28 January 2015

Fixing Our Broken Feeds

Twitter has become my default, go-to social network. I use it to get news and to comment on current events, as well as for some networking. What I dislike greatly, however, is when I'm scrolling down the feed on my phone and I hit the part I've already read. It means I have to return to the top and start over. What a pain. According to Tyrale, UX evangelist and creative consultant, this situation has been the status quo for too long, and it needs to be addressed. In the article below he describes the problem in greater detail and provides solid -- albeit challenging -- solutions to resolve the issue. Well worth a read.
Your Content Feed is Broken

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27 January 2015

Recommended Reading for Product Managers

Here's an excellent list of books and articles on product management that was put together by Noah Weiss. If you are a product manager, you'll want to dig through this resource. I've already obtain several of the books he mentioned.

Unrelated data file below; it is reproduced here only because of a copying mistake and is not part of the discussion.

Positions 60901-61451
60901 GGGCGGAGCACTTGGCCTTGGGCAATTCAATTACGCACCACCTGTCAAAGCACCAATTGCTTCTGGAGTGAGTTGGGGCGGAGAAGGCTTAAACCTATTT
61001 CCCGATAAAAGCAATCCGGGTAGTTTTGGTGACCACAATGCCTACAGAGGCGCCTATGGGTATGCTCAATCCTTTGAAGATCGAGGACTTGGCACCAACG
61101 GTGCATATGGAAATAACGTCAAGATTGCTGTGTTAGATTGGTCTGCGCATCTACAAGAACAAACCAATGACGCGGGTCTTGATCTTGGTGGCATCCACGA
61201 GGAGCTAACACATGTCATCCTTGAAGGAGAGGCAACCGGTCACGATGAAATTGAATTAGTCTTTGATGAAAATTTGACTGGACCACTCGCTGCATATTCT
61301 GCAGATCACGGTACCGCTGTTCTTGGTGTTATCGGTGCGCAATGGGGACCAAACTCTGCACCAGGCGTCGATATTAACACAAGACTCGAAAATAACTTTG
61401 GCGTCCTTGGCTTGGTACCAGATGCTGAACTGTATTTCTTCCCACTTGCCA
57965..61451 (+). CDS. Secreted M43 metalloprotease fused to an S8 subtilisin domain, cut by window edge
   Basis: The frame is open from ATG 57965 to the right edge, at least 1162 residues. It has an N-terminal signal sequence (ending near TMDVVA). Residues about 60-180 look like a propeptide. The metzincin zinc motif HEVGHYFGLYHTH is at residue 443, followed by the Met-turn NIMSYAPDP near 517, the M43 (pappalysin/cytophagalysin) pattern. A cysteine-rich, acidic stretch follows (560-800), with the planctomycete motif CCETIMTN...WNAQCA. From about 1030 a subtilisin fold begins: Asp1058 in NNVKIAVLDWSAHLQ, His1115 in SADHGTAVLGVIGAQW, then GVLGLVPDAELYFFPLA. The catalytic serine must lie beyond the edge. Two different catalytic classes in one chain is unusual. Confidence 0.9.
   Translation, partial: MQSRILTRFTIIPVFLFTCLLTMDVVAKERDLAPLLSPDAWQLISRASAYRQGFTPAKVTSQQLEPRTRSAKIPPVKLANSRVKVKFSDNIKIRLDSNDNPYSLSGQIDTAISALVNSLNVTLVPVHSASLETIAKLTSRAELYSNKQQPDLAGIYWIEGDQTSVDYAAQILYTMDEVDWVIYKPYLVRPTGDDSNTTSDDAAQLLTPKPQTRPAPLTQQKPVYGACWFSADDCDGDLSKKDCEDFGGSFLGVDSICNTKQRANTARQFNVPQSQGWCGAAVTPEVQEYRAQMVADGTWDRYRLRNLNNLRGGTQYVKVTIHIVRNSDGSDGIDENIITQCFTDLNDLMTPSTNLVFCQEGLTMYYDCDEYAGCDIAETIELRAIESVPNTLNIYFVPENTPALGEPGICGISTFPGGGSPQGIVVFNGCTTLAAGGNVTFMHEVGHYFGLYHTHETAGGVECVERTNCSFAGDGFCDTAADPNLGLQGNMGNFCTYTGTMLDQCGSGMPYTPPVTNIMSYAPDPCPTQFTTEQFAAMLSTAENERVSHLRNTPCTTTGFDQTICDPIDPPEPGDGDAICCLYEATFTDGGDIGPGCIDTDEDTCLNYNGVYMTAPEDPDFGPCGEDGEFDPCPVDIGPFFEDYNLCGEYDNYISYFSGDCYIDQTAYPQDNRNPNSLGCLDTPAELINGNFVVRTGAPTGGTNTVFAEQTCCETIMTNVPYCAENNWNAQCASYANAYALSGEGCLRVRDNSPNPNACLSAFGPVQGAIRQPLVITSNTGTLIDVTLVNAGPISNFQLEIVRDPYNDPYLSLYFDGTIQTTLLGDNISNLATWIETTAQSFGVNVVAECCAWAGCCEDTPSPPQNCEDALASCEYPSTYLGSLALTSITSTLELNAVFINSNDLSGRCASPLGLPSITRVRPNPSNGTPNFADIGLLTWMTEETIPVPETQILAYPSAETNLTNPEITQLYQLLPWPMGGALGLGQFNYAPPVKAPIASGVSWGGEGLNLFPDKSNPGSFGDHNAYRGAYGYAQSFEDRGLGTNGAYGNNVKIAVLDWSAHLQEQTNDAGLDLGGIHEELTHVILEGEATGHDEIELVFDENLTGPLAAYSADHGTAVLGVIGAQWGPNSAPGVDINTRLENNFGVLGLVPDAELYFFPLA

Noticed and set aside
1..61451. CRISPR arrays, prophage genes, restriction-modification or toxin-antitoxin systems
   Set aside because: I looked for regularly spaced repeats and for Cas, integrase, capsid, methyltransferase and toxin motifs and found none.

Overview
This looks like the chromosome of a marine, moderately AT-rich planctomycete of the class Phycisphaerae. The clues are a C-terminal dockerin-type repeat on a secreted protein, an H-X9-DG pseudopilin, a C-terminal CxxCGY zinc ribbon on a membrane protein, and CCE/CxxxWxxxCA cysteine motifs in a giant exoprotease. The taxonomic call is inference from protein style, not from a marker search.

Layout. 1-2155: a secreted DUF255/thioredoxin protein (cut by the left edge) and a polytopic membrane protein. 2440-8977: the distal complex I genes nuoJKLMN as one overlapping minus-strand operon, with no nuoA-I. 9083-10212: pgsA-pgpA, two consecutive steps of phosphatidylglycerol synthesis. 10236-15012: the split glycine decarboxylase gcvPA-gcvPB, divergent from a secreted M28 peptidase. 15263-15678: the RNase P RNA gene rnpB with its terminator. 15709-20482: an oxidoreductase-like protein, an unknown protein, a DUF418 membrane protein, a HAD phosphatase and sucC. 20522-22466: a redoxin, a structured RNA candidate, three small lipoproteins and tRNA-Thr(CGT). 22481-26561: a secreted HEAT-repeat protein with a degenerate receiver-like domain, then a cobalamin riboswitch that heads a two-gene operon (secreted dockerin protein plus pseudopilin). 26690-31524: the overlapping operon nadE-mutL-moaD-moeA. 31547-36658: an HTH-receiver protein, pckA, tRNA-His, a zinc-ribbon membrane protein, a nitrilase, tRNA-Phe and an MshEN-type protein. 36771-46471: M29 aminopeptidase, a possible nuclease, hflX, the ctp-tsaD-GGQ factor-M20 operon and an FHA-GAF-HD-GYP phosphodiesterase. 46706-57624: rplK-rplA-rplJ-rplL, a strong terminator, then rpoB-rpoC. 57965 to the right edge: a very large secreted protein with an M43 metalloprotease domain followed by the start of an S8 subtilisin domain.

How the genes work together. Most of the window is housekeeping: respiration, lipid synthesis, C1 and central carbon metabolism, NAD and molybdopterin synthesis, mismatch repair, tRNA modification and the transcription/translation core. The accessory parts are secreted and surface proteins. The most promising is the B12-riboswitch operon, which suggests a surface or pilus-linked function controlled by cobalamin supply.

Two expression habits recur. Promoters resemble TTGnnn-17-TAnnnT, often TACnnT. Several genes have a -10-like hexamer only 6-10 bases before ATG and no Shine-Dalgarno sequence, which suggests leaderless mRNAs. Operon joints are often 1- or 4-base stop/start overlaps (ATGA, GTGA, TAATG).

50 Articles and Books that will Make you a Great Product Manager

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26 January 2015

Will Wearables Really Catch On?

Nearly a decade ago when I was working in enterprise support at AT&T (called Cingular Wireless at the time I was hired), Blackberry devices were the thing for business people, and consumers were clamouring for the latest Motorola Razr. Oh how times have changed.

In the midst of all that, the Bluetooth headset had a pretty solid user base. One of the most annoying issues for me to troubleshoot was helping people pair their headset with their device. Still, it wasn't like everyone was using them. For many it was just a way to go hands-free while driving, not something they'd use all the time. For others, the thing seemed permanently attached to their earlobe.